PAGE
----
Baby­lo­ni­ans were first to study trigonom­e­try

Timeless Travels Magazine - - ARCHAEOLOG­ICAL NEWS -

Syd­ney sci­en­tists have dis­cov­ered the pur­pose of a fa­mous 3,700-year old Baby­lo­nian clay tablet, re­veal­ing it is the world’s old­est and most ac­cu­rate trigono­met­ric ta­ble, pos­si­bly used by an­cient math­e­mat­i­cal scribes to cal­cu­late how to con­struct palaces and tem­ples and build canals.

The new re­search shows the Baby­lo­ni­ans, not the Greeks, were the first to study trigonom­e­try – the study of tri­an­gles – and re­veals an an­cient math­e­mat­i­cal so­phis­ti­ca­tion that had been hid­den un­til now.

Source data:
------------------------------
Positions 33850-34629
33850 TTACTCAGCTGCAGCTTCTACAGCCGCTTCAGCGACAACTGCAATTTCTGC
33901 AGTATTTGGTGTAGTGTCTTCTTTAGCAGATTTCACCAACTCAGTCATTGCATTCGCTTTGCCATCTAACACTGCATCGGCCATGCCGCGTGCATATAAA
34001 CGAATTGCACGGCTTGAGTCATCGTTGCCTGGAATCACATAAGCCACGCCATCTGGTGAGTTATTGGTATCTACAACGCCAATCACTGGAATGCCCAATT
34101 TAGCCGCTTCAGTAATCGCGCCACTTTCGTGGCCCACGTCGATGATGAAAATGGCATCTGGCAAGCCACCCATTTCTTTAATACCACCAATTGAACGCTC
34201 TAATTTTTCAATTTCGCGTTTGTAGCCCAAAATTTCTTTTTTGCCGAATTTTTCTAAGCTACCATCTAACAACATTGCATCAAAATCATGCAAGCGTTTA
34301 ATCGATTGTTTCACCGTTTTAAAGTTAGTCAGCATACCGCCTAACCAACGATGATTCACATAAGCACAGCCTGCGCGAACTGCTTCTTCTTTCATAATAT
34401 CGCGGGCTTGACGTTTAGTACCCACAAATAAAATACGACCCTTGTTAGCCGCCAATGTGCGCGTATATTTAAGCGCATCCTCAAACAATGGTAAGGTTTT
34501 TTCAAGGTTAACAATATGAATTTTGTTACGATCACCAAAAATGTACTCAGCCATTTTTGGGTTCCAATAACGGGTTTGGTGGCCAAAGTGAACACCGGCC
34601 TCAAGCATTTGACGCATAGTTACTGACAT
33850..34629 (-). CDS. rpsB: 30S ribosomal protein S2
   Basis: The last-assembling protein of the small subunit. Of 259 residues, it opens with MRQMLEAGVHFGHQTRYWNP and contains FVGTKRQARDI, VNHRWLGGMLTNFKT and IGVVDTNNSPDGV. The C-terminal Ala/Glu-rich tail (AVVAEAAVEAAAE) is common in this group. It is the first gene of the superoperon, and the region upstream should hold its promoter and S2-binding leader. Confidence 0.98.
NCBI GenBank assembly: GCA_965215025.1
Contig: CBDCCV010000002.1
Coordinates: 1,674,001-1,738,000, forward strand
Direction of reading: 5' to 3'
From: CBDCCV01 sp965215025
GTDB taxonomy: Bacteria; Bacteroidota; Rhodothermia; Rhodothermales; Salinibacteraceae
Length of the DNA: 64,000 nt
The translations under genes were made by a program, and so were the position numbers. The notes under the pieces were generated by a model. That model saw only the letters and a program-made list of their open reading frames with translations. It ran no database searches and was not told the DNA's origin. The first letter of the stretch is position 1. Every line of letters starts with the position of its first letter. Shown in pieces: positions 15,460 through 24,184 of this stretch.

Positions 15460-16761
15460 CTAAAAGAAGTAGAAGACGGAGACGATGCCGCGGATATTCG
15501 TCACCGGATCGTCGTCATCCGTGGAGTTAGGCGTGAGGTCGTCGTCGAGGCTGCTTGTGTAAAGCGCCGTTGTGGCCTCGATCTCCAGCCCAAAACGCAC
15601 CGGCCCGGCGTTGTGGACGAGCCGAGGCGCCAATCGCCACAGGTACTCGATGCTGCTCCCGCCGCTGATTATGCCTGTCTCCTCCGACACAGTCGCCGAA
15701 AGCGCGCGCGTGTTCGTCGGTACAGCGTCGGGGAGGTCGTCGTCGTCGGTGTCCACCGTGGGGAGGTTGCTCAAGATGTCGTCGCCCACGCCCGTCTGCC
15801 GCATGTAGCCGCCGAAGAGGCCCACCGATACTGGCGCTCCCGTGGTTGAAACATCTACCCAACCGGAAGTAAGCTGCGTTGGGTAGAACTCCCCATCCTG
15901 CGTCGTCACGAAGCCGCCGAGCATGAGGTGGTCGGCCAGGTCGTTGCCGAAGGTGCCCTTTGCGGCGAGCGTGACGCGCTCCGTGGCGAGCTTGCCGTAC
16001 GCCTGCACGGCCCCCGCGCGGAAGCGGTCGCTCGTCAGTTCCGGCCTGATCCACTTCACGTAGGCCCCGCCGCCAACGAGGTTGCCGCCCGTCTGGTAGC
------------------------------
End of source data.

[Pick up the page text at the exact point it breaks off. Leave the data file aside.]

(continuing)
Known as Plimp­ton 322, the small tablet was dis­cov­ered in the early 1900s in what is now south­ern Iraq by ar­chae­ol­o­gist, aca­demic, diplo­mat and an­tiq­ui­ties dealer Edgar Banks, the person on whom the fic­tional char­ac­ter In­di­ana Jones was based. For more on this story see www.pastho­ri­zons.com

Newspapers in English

Newspapers from UK

© PressReader. All rights reserved.